Unfortunately there was no regulator and enforcer, like the Tobacco Industry Marketing Board in tobacco, and some of the newcomers were not the most ethical businesses and the whole industry basically collapsed. It is only now that the true extent of the mess, with the gross underfunding of Cottco, the successor of the old CMB and the largest survivor of the collapse, is being seen and some emergency budgeting put in place. One of the ways out of the problems might be to put in place a cotton version of the TIMB, so at least there is an efficient regulator and referee. This would allow respectable and knowledgeable investors to join Cottco in a viable industry.
Pfumvudza/Intwasa has been a success and the Government is quite correctly building on that success.
There has been criticism that the inputs are free to farmers, that is they do not have to be repaid. But a fairly simple system is in place to ensure that they are properly used, with farmers having to undergo training, be certified that they have a farm or access to land and are resident on that land, and critically make the land preparations in advance.
This subsidy, and economically that is what it amounts to, is properly budgeted and funded. Unlike consumer subsidies, which pay farmers the proper price for their crops but sell these cheaply, the producer subsidy produces minimal distortions. We do not get people running black markets in subsidised meal, for example, nor farmers buying subsidised human food to feed their pigs. A degree of enforcement to ensure that the inputs are actually used on the farms they are assigned to appears to work.
Most of the budget can come from empowering producers rather than giving food relief. It costs less to help people grow their own food, with the opportunity to sell surpluses, than to hand out food to families that have wasted a lot of labour to produce some withered stalks. And by empowering the farmers with skills, business practices and the like doors are opened for extra production for pure profit.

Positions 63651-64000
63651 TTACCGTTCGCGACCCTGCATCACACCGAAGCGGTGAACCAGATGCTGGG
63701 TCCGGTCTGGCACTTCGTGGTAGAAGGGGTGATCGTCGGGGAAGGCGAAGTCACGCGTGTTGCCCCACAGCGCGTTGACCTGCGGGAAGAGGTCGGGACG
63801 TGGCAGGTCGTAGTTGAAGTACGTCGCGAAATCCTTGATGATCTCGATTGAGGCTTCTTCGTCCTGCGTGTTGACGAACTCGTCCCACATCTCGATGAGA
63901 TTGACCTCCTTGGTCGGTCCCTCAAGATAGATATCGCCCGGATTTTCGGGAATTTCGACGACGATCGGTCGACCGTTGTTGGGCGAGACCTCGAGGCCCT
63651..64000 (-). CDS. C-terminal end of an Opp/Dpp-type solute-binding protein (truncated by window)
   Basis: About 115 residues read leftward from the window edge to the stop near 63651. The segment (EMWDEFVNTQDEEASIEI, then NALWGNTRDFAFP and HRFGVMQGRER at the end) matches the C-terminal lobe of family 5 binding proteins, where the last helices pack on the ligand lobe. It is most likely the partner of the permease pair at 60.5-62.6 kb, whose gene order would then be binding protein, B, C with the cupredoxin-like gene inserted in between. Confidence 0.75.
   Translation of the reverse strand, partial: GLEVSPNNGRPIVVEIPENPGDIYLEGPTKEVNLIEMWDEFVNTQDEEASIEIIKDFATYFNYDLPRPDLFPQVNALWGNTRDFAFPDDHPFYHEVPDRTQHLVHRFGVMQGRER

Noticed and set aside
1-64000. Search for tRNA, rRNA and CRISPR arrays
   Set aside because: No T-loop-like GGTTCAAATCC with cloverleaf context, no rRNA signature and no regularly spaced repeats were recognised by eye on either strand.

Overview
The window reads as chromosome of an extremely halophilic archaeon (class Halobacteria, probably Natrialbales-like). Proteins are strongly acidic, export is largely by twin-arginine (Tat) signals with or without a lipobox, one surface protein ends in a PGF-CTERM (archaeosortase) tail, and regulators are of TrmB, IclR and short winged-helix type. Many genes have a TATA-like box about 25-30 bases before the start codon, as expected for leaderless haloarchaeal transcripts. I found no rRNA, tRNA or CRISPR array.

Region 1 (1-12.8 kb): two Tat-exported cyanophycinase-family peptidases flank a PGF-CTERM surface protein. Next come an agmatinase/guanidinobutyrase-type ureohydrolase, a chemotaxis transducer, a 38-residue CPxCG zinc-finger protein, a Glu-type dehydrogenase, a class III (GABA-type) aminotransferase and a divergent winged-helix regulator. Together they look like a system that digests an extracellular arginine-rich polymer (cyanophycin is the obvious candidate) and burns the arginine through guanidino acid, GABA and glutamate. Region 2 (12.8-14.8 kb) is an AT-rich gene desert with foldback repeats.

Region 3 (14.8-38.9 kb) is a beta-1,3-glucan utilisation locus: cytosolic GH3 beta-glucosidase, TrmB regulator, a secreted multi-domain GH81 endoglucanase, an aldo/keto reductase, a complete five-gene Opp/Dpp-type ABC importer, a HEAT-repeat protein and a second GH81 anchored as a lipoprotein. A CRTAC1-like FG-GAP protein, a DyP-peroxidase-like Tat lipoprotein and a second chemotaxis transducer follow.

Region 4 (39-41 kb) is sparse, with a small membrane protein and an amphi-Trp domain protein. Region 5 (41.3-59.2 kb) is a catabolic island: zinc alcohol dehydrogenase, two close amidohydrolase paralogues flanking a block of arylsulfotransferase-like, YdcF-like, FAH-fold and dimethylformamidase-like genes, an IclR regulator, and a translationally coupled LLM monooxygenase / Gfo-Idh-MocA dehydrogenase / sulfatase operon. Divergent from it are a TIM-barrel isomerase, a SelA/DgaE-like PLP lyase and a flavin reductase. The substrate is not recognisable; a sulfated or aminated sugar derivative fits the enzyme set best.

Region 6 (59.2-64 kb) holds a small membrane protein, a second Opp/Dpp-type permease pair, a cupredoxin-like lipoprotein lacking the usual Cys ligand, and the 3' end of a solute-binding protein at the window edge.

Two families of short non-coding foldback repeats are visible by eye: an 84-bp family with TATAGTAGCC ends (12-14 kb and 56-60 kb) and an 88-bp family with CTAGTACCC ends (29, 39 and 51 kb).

We need to remember that a small farm properly managed can produce the food a family needs with some left over for sale, but that the percentage of the crops that are retained on farm is quite high. This makes repayment schemes unviable although the same farmers could be encouraged to expand operations with more commercial funding since that extra will generally be sold.
So Pfumvudza/Intwasa needs to be retained as a long-term programme but more and more seen as the anchor of the small-scale sector rather than the whole of the small-scale sector. Other schemes, such as credit and access to mechanisation and irrigation can be used to move the Pfumvudza/Intwasa farmers up the line.
Where we appear to be running into some viability problems is with what is supposed to be a largely commercial sector, the A2 resettlement farmers plus the small group of “purchase land” farmers from the old days, plus the smallish group who still have a larger farm with title deeds.